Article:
The model is also grounded in a development paradigm bias that views complete participation at all levels as always the most desirable. Certainly in some of her categories "highly-desirable" participation is more easily fulfilled than others. For example, achieving system-transformation in macro-arenas is perhaps beyond the reach of many projects grounded in the social and political realities of different societies.

Levels of Desirability Non-desirable AcceptableDesirable Highly-desirable
Scope of participationOnly inside project Some immediate
micro-arenas
Local micro-arenas Macro-arenas
Reach of
project
Only in matters
not related to control
In all matters
allowing limited
control
In all political
aspects

In all aspects
Origin of Project
Outside Agent

Catalytic agent
Local groups with limited aims Grassroots
movements

Purpose
Only to solve immediate problems To provide knowledge and information for self-reliance To promote skills and social organization To achieve control over resources and institutions

Who participates
Elites/ powerless, isolated individuals Powerless, non- organized groups
Powerless, organized groups

Grassroots movements
Reasons for participationCoerced by authorities Economic pressuresSocial pressures by peers Willing choice
Participation as a strategy to achieve
Mobilization
Participation in co-related projects Organization in micro-arenasOrganization in macro-arenas
Results of participationSystem-
maintaining
Towards a system transformationSystem-
transformation in micro-arenas
System-
transformation in macro-arenas


Scope and reach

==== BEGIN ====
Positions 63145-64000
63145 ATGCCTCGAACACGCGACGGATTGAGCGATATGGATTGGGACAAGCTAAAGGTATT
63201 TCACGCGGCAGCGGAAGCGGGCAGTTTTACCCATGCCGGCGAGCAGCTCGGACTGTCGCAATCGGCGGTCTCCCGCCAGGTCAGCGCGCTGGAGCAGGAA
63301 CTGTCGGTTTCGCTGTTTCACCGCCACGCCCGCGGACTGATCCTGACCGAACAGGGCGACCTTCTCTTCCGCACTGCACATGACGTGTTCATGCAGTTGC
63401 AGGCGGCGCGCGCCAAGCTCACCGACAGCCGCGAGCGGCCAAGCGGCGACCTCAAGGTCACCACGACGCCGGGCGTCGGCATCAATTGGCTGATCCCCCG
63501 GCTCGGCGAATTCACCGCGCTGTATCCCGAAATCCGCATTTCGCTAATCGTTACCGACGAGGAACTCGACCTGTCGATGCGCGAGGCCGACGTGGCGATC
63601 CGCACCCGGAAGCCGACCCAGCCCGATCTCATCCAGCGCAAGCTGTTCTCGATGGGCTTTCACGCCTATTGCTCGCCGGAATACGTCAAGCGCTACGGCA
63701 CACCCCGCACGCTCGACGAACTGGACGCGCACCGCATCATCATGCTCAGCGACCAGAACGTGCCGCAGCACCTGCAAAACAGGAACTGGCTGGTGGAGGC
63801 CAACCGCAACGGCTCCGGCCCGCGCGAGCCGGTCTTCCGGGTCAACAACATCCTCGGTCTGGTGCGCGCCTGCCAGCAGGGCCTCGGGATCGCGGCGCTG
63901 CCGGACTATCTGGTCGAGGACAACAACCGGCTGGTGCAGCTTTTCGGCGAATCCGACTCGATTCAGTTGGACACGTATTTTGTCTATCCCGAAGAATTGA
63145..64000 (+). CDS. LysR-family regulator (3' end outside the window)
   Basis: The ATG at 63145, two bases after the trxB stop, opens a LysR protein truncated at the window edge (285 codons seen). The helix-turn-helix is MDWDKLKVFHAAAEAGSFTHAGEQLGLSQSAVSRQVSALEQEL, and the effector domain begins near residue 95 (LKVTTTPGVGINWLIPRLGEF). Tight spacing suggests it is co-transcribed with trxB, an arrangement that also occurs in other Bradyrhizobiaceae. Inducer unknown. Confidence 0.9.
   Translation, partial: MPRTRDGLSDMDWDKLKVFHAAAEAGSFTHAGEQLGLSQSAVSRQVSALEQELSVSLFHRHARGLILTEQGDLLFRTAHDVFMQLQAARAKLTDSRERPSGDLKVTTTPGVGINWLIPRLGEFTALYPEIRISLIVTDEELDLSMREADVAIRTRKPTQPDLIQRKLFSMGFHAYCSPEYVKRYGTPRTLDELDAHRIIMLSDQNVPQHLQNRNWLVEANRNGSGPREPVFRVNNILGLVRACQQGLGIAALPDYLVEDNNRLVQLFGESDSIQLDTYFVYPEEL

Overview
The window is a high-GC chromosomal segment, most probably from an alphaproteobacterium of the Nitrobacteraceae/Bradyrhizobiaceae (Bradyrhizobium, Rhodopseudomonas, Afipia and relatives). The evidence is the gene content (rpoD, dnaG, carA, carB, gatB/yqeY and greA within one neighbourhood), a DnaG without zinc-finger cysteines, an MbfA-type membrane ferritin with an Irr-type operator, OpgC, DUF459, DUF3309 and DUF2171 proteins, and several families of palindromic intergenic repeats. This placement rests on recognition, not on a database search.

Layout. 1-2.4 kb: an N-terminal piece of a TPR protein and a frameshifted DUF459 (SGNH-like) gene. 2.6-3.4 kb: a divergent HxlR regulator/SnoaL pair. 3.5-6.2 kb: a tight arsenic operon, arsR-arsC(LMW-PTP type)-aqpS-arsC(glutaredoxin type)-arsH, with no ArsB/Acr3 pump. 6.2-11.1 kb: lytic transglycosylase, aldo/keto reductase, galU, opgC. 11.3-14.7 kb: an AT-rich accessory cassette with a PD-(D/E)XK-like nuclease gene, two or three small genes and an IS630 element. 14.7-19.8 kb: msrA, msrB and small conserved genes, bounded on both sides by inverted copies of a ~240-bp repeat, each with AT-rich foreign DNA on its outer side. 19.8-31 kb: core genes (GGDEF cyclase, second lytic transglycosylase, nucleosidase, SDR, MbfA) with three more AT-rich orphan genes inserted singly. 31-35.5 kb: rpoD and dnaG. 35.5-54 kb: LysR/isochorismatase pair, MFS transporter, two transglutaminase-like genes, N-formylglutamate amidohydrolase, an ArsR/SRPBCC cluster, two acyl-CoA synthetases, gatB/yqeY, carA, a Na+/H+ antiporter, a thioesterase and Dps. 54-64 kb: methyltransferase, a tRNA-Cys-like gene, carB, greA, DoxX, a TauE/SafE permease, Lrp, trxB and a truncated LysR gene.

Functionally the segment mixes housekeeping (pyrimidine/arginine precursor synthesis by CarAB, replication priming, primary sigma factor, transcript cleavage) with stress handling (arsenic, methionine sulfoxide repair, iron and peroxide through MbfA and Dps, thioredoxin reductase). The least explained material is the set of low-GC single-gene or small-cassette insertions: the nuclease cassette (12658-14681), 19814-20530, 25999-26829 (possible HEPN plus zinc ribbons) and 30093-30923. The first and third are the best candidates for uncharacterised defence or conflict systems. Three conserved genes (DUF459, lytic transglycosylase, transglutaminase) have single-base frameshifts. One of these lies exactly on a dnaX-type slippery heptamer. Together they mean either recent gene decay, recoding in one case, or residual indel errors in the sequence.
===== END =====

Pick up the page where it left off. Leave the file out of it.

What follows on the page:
The scope of participation, is one area of concern for both Goulet and Vargas. Goulet insists that the size of the arena in which participation takes place will affect development strategies and success. Within this criteria he predicts that participation within a micro environment is much more likely to succeed and be sustainable than development that tries to expand to macro environments. "Experience suggests," he explains, "that it is relatively easy to achieve participation at micro levels of activity where homogenous values and interests are not difficult find and mobilize....Such participation creates, in effect, islets of social organization, which obey their own rules of problem solving irrespective of dominate rules governing society at large."[39] It is expanding the scope of these islets while still maintaining efficiency, where Goulet anticipates the most problems. For access projects expanding the scope of the project might include implanting the programs into other poor neighborhoods once important lessons and structure have emerged from a successful pilot project.